"Amanda just wanted to get back to the hospital and unfortunately took extreme measures," Kimberly Hogan wrote.

Hogan’s death was among three in the Carteret jail over an 18-month period. In all three, state investigators found a lack of adequate supervision. Patrick O’Malley, 32, died a week after Hogan of a heart attack after being confined to a restraint chair for nine hours in violation of the jail’s restraint policy which limits use to no more than two hours in most cases.

Justin Allen Everett Carteret County Sheriff's Office

Justin Allen Everett, 28, hanged himself in the jail last June 2. State investigations found he and Hogan were suicide risks and weren’t checked at least four times an hour, as required by state regulations. Everett was also a drug addict who had been picked up in the same sting as Hogan.

The News & Observer reported the supervision problems with O’Malley and Hogan’s deaths in a five-part series, Jailed to Death, last August. They are among 51 deaths from 2012 to 2016 in which state investigations found supervision failures, or one out of every three deaths during that period.

Unaware of findings

O’Malley and Hogan’s families said they were unaware of the state findings until the N&O’s reporting, and that information has prompted lawsuits in both cases. Raleigh lawyer Eric Doggett is representing Hogan’s estate. He said he and the family could not speak in detail on the case after filing the lawsuit in December.

Dr. Marc Stern, a former medical director for Washington state’s prisons, said no inmate should be deprived of needed medication. There are no statistics for how many jail deaths are tied to prescription drug denials, but he said he believes most jails do a good job making sure proper medications are available. When there are problems it’s usually traced to poor screening procedures or a lack of qualified medical personnel to prescribe proper medication.

In those cases, the jails often are underfunded and lack the resources to provide proper care, he said.

“You can put all the requirements you want on the jail administrators, but if the county doesn’t give them enough money to do the job, it isn’t getting done,” he said.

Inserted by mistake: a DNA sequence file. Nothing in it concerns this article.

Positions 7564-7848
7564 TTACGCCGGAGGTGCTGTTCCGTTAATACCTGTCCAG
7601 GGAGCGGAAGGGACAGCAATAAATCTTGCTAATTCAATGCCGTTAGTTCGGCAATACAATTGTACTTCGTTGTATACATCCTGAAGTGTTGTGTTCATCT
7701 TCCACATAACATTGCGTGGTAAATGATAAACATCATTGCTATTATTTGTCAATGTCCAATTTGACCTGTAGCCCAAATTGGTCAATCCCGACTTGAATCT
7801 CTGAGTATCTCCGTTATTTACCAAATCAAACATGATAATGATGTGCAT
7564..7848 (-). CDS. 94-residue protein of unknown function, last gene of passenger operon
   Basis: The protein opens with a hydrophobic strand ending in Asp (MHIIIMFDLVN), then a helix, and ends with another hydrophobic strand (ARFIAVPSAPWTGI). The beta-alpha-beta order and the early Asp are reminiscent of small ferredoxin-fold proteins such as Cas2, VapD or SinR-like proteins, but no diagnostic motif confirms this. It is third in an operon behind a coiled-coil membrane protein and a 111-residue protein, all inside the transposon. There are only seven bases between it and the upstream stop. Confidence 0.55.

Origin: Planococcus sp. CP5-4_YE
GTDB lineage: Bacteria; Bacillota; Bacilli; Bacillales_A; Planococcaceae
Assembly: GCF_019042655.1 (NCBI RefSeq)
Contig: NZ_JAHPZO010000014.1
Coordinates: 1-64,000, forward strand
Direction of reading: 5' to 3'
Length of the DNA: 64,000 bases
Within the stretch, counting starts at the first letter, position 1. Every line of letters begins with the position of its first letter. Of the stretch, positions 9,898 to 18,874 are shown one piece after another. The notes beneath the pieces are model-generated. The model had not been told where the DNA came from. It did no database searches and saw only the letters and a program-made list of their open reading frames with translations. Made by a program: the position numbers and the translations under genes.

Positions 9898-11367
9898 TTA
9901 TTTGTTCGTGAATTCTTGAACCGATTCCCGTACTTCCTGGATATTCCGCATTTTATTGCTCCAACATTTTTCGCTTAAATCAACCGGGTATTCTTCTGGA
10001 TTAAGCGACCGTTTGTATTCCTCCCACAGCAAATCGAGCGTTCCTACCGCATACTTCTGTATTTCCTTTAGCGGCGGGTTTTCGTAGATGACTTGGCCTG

State report on Harnett jail death

State Department of Health and Human Services officials say a young man who died last year after coming down with a paralyzing disorder while in the Harnett County jail received proper supervision from detention officers.

The DHHS’ Construction Section, which oversees jail regulations, visited the jail last month after The News & Observer reported the death of Apolinar ‘Hasen’ Perdomo, 27, who died April 21 after a series of events that began with a flu shot at a drug treatment facility in Raleigh several weeks earlier, medical records show.

Perdomo was taken to the jail for violating the terms of his release on a prior conviction. He was awaiting transfer to a state prison to serve a 90-day sentence when he began to lose feeling in his extremities. The medical records show he was sent to a local hospital that did not initially diagnose the problem, then spent another three days in the jail before a doctor there began to suspect he had contracted Guillain-Barre Syndrome, which can cause total paralysis if not treated.

Perdomo was sent to Cape Fear Valley Medical Center, where a doctor performed a tracheotomy, and then transferred to Kindred Hospital, a long-term care facility in Greensboro. It was there that he started bleeding from the tracheotomy site, and was resuscitated five times before dying.

State law requires inmate deaths be reported to the Construction Section, but Perdomo’s wasn’t because he did not die in the jail. Chris Wood, an investigator with the construction section, noted in his report that Perdomo was no longer in Harnett’s custody and therefore no notification was required.

His letter to the jail was short with the finding in one sentence: “This inspection found no deficiencies whereby no corrective action is necessary.”

While state law requires jails to have a medical plan for the care of inmates, the Construction Section does not investigate the quality of that care, said Steven Lewis, the section chief. It primarily investigates to see if detention officers made regular checks to make sure inmates are OK and that they have access to medical care.

He referred questions about the quality of care to Harnett County’s health department. The department’s director, John Rouse, could not be reached about the death.

Perdomo was one of 39 inmates in North Carolina jails who died last year either in the jail or after being released to a health care facility for treatment, state records show. That is one death shy of the 40 deaths in 2015, the highest number since the state began tracking them.